it's a rough way to scam cash and the "mules" are most likely to get caught -- not the hackers who compromised the merchants' systems .

        The POST will need to be re-designed to accept customer "Smart Cards"

        The Customer Smart Card will need an on-board processor, -- with PGP

        When the customer presents the card it DOES NOT send the customer's card number to the POST. Instead, the POST will submit an INVOICE to the customer's card. On customer approval the customer's card will encrypt the invoice together with authorization for payment to the PCI ( Payment Card Industry Card Service Center ) for processing and forward the cipher text to the POST

        Neither the POST nor the merchant's computer can read the authorizing message because it is PGP encrypted for the PCI service. Therefore the merchant's POST must forward the authorizing message cipher text to the PCI service center.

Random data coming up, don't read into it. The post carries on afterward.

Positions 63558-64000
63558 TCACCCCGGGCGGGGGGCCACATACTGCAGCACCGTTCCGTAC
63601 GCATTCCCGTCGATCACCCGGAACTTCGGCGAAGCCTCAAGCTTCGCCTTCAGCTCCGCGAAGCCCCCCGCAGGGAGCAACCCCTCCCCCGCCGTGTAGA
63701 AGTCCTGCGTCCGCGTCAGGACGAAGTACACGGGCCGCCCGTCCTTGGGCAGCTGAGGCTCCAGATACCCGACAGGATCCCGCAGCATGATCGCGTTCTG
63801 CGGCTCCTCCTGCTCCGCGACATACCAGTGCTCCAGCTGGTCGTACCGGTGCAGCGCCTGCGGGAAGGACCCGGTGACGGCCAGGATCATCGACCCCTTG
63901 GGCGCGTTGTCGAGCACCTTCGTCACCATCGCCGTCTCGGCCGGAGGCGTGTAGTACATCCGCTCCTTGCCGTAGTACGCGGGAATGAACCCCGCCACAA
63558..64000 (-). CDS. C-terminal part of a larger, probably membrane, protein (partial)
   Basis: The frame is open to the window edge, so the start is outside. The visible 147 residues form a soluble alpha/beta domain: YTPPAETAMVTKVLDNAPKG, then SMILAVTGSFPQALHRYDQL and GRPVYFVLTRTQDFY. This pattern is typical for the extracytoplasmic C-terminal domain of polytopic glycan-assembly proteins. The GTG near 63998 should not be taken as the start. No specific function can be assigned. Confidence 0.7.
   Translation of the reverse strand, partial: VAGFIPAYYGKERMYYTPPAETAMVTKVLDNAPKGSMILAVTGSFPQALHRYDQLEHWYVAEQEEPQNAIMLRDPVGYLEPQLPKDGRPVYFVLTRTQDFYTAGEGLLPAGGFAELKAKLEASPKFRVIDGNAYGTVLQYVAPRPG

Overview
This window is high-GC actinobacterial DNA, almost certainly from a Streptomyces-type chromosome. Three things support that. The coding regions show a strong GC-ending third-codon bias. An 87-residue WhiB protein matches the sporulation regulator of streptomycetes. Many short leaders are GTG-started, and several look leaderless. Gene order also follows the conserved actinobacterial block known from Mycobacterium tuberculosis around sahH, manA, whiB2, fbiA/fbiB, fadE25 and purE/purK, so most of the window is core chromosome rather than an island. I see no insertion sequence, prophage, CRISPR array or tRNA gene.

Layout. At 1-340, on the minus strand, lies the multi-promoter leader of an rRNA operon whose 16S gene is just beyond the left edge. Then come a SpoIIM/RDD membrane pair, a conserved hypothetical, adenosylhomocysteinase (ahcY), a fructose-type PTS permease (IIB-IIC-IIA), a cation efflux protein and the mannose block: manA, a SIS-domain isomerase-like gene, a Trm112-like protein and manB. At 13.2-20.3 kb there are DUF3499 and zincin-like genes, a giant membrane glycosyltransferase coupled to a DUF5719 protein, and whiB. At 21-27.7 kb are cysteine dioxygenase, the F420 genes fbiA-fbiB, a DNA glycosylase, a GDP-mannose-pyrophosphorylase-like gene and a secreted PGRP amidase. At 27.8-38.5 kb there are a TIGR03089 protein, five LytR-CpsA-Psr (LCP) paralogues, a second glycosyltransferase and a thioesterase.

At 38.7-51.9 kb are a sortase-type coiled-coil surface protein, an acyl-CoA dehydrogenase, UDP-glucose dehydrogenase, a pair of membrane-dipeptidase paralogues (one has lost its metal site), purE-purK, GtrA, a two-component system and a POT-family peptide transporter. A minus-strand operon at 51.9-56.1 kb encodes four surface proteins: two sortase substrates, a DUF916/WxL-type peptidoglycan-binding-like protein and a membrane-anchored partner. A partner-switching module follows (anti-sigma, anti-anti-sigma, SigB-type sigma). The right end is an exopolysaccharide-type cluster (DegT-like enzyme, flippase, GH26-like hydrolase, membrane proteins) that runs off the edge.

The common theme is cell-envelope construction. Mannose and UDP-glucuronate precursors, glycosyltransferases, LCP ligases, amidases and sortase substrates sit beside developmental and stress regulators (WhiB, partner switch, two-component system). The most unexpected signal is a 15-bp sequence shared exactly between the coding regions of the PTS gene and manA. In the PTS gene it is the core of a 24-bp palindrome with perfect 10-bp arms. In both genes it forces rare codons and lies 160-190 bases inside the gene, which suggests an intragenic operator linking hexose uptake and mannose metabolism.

On approval the PCI Service Center will return an approval note to the POST and an EFT from the customer's account to the merchant's account.

        The POST will then print the PAID invoice. The customer picks up the merchandise and the transaction is complete.

        The merchant never knows who the customer was: the merchant never has ANY of the customer's PII data.

        Cards are NOT updated. They are DISPOSABLE and are replaced at least once a year -- when the PGP signatures are set to expire. Note that PGP signatures can also be REVOKED if the card is lost.
  • some fairly simple configuration changes will thwart the current threat

    No need to spend millions on new systems or switch to already debunked card chip technology.

    The technology is already there, Its really simple if you know how.
  • scary

    It's scary how many of these attacks are happening!